The rotor 10 preferably is made of a high strength steel material, in order to withstand rotation speeds which can exceed about 25,000 rpm. The herein described components of the motor assembly operate in close proximity to each other. For example, the radial clearance between the coil 18 and the magnet 20 can be approximately 0.025 inches. In an illustrative, exemplary embodiment described with reference to FIG. 1, the following distances can be used: a is approximately 0.125 inches, b is approximately 0.160 inches, l is approximately 1.60 inches, c is approximately 0.180 inches, d is approximately 0.190 inches, e is approximately 0.150 inches, and R is approximately 3.00 inches. The above dimensions are not meant to limit the herein described invention, and are provided for illustrative purposes only.

Although a preferred embodiment of the invention has been described using specific terms, such description is for illustrative purposes only, and it is to be understood that changes and variations may be made without departing from the spirit or scope of the following claims.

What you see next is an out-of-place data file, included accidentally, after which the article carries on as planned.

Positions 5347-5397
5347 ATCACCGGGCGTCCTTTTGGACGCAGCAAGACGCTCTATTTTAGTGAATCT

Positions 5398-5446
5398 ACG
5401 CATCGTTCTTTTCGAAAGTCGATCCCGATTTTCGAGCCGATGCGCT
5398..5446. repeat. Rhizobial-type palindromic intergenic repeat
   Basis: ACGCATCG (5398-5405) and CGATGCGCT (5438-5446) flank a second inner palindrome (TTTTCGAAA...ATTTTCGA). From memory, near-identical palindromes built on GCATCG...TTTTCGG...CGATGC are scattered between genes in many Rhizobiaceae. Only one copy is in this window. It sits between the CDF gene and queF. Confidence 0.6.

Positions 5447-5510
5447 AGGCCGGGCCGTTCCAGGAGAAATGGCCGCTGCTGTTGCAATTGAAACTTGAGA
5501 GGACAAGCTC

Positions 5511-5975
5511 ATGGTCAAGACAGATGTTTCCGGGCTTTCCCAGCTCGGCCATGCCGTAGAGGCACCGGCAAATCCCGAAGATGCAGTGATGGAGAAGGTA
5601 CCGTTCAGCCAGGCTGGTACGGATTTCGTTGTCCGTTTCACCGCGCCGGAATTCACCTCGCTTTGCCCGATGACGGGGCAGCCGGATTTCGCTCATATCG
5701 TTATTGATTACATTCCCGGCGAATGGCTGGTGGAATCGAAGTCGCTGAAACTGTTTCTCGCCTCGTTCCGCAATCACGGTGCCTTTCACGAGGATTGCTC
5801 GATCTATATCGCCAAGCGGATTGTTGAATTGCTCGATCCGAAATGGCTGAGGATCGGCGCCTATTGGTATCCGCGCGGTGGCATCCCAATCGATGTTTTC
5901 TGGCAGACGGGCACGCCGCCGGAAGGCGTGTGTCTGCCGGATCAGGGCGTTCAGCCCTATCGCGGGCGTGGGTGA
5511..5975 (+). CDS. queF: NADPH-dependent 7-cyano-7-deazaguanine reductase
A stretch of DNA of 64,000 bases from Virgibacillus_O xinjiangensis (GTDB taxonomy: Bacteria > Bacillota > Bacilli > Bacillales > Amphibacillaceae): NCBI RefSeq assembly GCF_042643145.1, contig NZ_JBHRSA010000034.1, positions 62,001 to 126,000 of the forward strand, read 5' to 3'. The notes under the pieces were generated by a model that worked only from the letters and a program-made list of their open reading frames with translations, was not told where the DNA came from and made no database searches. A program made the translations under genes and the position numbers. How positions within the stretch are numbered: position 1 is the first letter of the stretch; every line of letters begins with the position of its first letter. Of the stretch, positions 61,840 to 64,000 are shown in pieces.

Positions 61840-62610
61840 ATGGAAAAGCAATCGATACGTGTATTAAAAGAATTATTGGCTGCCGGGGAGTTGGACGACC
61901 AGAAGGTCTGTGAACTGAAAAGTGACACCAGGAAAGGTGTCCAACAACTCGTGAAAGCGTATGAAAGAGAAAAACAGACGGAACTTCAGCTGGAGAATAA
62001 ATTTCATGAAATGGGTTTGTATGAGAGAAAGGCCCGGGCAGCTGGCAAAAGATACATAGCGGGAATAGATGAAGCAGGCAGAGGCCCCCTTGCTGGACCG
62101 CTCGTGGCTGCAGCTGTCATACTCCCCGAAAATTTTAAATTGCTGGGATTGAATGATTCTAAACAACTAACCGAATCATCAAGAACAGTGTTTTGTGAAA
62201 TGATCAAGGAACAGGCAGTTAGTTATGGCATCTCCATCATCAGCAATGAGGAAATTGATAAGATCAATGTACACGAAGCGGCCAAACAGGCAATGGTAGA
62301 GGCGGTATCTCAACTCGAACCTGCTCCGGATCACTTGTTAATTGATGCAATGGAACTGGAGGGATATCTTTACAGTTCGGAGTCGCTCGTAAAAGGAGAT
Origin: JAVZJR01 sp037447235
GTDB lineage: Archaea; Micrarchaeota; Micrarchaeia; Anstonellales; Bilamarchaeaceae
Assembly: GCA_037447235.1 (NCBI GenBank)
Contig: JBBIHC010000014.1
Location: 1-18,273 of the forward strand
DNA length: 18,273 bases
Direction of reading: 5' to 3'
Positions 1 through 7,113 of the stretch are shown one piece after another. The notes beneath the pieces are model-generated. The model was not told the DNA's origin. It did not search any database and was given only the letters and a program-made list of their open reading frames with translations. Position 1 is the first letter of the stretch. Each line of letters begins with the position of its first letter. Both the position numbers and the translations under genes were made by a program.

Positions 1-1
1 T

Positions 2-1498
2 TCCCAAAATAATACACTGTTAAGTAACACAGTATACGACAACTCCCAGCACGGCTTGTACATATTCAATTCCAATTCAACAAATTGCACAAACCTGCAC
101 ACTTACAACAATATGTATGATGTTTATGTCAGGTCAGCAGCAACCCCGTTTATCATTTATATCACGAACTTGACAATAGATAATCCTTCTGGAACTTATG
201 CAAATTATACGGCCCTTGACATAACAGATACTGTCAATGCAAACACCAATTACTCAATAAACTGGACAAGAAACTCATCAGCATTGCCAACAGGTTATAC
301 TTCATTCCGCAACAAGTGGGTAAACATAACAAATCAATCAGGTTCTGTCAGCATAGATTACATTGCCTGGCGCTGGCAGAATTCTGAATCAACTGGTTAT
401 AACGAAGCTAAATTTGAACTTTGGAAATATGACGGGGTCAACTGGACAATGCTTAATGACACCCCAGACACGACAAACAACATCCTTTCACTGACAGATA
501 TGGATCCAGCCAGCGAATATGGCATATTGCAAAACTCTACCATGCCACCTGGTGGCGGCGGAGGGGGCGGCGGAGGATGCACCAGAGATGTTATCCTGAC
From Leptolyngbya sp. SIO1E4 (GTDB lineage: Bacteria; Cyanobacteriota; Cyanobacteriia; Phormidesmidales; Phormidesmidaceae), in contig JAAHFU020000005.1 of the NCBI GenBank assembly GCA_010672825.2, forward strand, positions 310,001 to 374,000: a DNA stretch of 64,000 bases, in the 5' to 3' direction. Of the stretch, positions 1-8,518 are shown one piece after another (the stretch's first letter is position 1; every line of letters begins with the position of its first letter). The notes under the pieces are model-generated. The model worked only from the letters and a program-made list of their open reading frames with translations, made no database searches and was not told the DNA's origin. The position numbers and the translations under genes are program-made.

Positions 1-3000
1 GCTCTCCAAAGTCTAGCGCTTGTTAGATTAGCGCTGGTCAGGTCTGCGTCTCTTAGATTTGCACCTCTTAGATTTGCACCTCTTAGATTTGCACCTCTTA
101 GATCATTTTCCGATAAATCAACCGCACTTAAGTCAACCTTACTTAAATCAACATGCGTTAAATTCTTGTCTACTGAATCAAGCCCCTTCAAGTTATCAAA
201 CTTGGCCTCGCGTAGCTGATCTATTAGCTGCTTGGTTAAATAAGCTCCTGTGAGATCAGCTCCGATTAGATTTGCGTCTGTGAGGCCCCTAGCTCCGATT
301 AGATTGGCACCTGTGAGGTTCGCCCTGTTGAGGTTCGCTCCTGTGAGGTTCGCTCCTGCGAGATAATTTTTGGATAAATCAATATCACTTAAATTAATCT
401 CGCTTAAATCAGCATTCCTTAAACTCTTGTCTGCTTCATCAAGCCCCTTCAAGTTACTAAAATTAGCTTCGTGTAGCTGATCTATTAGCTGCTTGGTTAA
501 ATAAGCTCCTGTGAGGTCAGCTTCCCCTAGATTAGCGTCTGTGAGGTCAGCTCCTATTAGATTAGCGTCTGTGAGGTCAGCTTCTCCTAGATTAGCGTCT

Claims

1. A permanent magnet motor assembly, comprising:

a stator including a coil and having a cut-out section in which the coil is received and suspended;
a rotor having an end proximate the stator, and including a first rotor section and a second rotor section rotating about an axis, wherein the coil is positioned between the first and second rotor sections;
a magnet having a proximal end near the stator and positioned lengthwise along the second rotor section to thereby rotate about the coil; and
a shield covering the proximal end of the magnet to reduce magnetic field leakage between the proximal end of the magnet and the stator.

2. The permanent magnet motor assembly of claim 1, wherein the shield is made of magnetic steel.

3. The permanent magnet motor assembly of claim 1, wherein the shield comprises a cup extending around the proximal end of the magnet and against the rotor.

4. The permanent magnet motor assembly of claim 1, wherein the shield comprises a snap-fit ring.

5. The permanent magnet motor assembly of claim 4, wherein the snap-fit ring is made of spring steel.

6. A permanent magnet motor assembly, comprising:

a stator including a coil and having a cut-out section in which the coil is received and suspended;
a rotor having an end proximate the stator, and including a first rotor section and a second rotor section rotating about an axis, wherein the coil is positioned between the first and second rotor sections;